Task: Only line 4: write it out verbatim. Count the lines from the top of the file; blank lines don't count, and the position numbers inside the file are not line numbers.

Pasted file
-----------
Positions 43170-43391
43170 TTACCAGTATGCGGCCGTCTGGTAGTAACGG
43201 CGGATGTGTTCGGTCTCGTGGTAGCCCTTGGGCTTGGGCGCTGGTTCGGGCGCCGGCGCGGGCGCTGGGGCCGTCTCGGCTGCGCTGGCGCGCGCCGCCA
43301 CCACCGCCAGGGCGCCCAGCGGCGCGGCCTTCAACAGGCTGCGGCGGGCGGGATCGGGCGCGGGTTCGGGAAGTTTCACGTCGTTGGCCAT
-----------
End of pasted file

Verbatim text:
43301 CCACCGCCAGGGCGCCCAGCGGCGCGGCCTTCAACAGGCTGCGGCGGGCGGGATCGGGCGCGGGTTCGGGAAGTTTCACGTCGTTGGCCAT